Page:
A recent study of American adults found that those with low levels of chromium in their blood were more likely to have diabetes or cardiovascular disease (Nutrients, June 28, 2022). While this type of association can’t prove causation, it suggests we should be paying more attention to chromium.

Cinnamon:

This common kitchen spice has been recommended for improving blood sugar control in people with diabetes as well as those with pre-diabetes or high HbA1c.

A review concluded,

“Cinnamon has the potential to be a useful add-on therapy in the discipline of integrative medicine in managing type 2 diabetes” (Journal of Nutrition, Oct. 16, 2015).

The authors note, however, that Ceylon cinnamon (Cinnamomum zeylanicum) would be a safer choice than Chinese or cassia cinnamon (Cinnamomum cassia) due to its lower level of coumarin. Over the long term, this component of Chinese cinnamon could harm the liver.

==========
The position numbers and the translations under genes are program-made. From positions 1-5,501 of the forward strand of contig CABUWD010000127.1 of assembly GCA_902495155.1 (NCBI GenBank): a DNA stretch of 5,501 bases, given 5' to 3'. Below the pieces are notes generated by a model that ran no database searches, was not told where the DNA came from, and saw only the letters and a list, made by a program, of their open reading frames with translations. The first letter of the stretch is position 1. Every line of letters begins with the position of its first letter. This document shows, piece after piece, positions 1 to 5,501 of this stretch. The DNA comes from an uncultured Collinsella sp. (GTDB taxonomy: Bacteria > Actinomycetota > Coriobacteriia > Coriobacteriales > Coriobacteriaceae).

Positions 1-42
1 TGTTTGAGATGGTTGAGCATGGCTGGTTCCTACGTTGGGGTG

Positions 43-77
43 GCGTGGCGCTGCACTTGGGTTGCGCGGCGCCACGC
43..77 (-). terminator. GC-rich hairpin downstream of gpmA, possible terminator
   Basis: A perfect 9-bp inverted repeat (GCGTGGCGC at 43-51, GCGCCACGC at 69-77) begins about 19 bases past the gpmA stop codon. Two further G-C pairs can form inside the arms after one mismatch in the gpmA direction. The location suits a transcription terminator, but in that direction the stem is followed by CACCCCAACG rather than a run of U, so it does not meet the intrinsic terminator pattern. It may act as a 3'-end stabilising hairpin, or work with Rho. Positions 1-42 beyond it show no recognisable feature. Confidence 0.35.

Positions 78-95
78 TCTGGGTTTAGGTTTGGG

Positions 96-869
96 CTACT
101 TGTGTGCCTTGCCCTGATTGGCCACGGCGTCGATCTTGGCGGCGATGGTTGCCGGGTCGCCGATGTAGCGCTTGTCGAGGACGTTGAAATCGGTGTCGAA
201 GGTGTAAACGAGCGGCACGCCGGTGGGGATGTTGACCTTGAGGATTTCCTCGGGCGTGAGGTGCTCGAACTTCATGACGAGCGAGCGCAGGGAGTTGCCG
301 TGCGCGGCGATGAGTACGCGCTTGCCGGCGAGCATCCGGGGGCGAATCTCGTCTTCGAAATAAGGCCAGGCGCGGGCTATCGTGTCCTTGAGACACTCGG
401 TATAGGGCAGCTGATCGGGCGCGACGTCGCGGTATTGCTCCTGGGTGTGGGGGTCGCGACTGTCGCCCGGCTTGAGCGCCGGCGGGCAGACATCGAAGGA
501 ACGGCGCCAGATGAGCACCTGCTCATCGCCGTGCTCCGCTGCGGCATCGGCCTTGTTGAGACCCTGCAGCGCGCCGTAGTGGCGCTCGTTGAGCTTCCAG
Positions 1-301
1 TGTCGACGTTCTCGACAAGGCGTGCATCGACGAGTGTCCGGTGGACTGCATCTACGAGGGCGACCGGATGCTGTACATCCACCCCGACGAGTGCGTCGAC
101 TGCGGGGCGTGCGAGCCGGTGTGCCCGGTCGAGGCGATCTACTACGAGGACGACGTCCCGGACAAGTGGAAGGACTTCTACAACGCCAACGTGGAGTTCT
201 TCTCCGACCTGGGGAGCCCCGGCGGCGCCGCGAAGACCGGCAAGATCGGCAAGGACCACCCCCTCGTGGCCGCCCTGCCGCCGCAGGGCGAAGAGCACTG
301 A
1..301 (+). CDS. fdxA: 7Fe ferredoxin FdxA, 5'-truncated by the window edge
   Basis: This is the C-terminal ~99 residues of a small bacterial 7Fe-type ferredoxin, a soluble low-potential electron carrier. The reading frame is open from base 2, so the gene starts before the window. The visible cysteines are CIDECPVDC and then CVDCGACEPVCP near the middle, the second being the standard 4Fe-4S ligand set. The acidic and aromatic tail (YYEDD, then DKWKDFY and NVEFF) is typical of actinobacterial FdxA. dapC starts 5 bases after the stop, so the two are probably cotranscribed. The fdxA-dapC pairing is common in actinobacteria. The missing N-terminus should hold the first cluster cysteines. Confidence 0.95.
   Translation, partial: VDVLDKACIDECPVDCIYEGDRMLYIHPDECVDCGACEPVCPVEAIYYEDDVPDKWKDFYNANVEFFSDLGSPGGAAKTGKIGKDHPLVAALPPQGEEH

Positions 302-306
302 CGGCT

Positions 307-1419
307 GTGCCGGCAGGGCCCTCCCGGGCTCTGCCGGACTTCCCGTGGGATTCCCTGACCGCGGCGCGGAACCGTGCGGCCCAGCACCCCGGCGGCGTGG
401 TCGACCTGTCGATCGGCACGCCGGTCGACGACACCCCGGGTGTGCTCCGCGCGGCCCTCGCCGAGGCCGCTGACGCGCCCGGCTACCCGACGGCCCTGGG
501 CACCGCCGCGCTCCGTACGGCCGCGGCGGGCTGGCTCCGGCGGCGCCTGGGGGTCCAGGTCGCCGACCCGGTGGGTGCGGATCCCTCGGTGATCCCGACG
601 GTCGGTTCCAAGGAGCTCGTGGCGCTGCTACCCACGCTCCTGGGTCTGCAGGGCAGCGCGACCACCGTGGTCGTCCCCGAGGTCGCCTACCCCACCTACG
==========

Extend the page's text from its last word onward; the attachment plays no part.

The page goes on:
A recent four month trial found that young Ceylon cinnamon bark lowered fasting blood sugar and HbA1c (Cureus, Feb. 15, 2023). The researchers suggest that people with diabetes should take cinnamon along with their drugs rather than alone.

Fenugreek:

Most Americans know little if anything about fenugreek (Trigonella foenum-graecum). People in the Middle East and India like to use this plant as a spice, and it has earned a reputation for blood sugar control. A recent three-year study of people with pre-diabetes found that those taking 5 grams of fenugreek powder twice a day before meals were four times less likely to develop diabetes than those who did not get fenugreek (Journal of Diabetes and Metabolic Disorders, Oct. 2, 2015). A previous randomized controlled trial had also shown that fenugreek seeds improved glucose metabolism and serum lipid profiles (International Journal for Vitamin and Nutrition Research, 2014).